Simonelli, C., Chen, Y., Morancey, J. et al. J GEN INTERN MED (2003) 18: 17. doi:10.1046/j.1525-1497.2003.20387.x
OBJECTIVE: To evaluate the pattern of osteoporosis evaluation and management in postmenopausal women who present with low-impact (minimal trauma) fracture.
DESIGN: Retrospective chart review of patients admitted with a fracture in the absence of trauma or bone disease. Telephone follow-up survey was conducted at 12 months after discharge to collect information on physician visits, pharmacological therapies for osteoporosis, functional status, and subsequent fractures.
PATIENTS/PARTICIPANTS: Postmenopausal women admitted to a hospital in St. Paul, Minnesota between June 1996 and December 1997 for low-impact fractures were identified. Low-impact fracture was defined as a fracture occurring spontaneously or from a fall no greater than standing height. Retrospective review of 301 patient medical records was conducted to obtain data on pre-admission risk factors for osteoporosis and/or fracture, and osteoporosis-related evaluation and management during the course of hospitalization. Follow-up 1 year after the incident fracture was obtained on 227 patients.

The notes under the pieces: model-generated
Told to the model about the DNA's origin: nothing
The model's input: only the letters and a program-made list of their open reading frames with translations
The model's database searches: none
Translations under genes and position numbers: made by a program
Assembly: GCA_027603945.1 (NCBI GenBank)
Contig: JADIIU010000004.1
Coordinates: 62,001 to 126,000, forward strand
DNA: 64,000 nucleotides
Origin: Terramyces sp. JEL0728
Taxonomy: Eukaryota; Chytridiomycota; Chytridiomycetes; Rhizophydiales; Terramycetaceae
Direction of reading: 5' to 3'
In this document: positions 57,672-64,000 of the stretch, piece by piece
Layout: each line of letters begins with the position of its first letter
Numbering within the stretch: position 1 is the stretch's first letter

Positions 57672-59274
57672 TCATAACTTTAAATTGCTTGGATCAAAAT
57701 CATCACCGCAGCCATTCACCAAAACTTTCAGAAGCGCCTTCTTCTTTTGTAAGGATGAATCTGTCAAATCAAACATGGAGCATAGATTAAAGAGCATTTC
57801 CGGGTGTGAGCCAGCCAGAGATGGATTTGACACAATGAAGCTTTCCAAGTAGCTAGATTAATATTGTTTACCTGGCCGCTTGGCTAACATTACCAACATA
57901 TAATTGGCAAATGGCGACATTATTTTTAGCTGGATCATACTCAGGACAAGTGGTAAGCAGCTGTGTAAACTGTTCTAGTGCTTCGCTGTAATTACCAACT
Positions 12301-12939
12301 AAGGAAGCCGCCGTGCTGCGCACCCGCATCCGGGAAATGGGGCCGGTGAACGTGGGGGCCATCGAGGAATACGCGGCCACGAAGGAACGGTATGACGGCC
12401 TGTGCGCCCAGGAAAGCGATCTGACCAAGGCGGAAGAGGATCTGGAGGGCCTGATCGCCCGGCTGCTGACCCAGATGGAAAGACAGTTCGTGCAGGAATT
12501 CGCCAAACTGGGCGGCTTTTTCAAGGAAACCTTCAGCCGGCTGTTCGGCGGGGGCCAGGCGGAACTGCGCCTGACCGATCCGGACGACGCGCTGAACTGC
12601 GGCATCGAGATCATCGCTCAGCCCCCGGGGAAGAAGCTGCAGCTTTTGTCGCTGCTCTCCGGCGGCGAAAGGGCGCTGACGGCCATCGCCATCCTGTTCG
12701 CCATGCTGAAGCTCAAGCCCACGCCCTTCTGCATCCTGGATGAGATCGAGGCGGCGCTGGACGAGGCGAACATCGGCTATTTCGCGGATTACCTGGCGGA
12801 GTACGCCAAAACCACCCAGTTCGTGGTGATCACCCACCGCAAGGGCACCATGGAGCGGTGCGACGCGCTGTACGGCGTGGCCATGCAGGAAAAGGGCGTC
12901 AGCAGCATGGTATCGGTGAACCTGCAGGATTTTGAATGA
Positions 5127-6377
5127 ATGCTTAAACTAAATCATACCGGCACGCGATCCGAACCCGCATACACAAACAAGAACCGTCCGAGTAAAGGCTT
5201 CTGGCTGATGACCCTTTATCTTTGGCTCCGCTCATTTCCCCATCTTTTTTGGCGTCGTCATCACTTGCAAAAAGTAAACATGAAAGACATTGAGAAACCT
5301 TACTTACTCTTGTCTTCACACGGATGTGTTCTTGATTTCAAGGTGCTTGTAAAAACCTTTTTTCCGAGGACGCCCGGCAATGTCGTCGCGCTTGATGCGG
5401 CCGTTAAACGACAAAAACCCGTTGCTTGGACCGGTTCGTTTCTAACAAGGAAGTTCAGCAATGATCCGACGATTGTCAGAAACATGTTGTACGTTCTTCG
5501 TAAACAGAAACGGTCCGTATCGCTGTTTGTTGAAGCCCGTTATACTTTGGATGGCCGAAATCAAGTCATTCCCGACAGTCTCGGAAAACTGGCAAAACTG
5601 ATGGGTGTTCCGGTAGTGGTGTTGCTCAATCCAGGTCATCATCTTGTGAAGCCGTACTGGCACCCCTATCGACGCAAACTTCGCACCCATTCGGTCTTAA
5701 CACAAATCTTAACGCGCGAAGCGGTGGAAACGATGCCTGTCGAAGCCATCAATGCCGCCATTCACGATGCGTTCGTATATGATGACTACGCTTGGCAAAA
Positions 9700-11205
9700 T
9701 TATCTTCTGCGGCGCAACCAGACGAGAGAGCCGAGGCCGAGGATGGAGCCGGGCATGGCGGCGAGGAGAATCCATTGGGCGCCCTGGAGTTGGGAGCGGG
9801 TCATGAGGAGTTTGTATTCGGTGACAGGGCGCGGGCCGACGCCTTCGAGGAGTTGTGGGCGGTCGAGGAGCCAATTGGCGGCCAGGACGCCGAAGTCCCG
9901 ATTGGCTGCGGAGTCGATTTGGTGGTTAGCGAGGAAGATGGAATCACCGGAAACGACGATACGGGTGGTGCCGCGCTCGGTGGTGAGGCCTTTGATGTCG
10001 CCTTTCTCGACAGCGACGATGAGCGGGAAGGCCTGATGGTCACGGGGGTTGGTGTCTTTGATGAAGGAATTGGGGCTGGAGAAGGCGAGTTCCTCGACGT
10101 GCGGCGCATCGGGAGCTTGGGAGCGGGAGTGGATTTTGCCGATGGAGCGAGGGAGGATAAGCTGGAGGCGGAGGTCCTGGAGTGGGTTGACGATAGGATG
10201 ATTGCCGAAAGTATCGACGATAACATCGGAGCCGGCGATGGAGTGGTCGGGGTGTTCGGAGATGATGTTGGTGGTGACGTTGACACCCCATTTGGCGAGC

MEASUREMENTS AND MAIN RESULTS: Two hundred twenty-seven women were included in the study. Osteoporosis was documented in the medical record in 26% (59/227) of the patients at hospital discharge. Within 12 months of hospital discharge, 9.6% (22/227) had a bone mineral density test, and 26.4% (60/227) were prescribed osteoporosis treatment. Of those who were prescribed osteoporosis treatment, 86.6% (52/60) remained on therapy for 1 year. Nineteen women suffered an additional fracture. Compared to women without a prior fracture, women with at least 1 fracture prior to admission were more likely to have osteoporosis diagnosed and to receive osteoporosis-related medications.
CONCLUSION: Despite guidelines that recommend osteoporosis evaluation in adults experiencing a low-trauma fracture, we report that postmenopausal women hospitalized for low-impact fracture were not sufficiently evaluated or treated for osteoporosis during or after their hospital stay. There are substantial opportunities for improvement of care in this high-risk population to prevent subsequent fractures.